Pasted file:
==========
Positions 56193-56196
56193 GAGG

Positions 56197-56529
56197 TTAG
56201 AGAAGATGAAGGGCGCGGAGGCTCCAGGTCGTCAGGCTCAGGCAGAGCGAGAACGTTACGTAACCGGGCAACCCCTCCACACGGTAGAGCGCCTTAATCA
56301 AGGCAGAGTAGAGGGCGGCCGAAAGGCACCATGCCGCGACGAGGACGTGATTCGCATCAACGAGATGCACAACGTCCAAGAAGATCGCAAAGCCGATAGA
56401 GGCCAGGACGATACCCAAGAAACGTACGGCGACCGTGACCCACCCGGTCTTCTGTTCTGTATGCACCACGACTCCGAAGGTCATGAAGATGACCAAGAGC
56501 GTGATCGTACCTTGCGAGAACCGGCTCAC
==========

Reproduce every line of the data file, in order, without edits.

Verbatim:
Positions 56193-56196
56193 GAGG

Positions 56197-56529
56197 TTAG
56201 AGAAGATGAAGGGCGCGGAGGCTCCAGGTCGTCAGGCTCAGGCAGAGCGAGAACGTTACGTAACCGGGCAACCCCTCCACACGGTAGAGCGCCTTAATCA
56301 AGGCAGAGTAGAGGGCGGCCGAAAGGCACCATGCCGCGACGAGGACGTGATTCGCATCAACGAGATGCACAACGTCCAAGAAGATCGCAAAGCCGATAGA
56401 GGCCAGGACGATACCCAAGAAACGTACGGCGACCGTGACCCACCCGGTCTTCTGTTCTGTATGCACCACGACTCCGAAGGTCATGAAGATGACCAAGAGC
56501 GTGATCGTACCTTGCGAGAACCGGCTCAC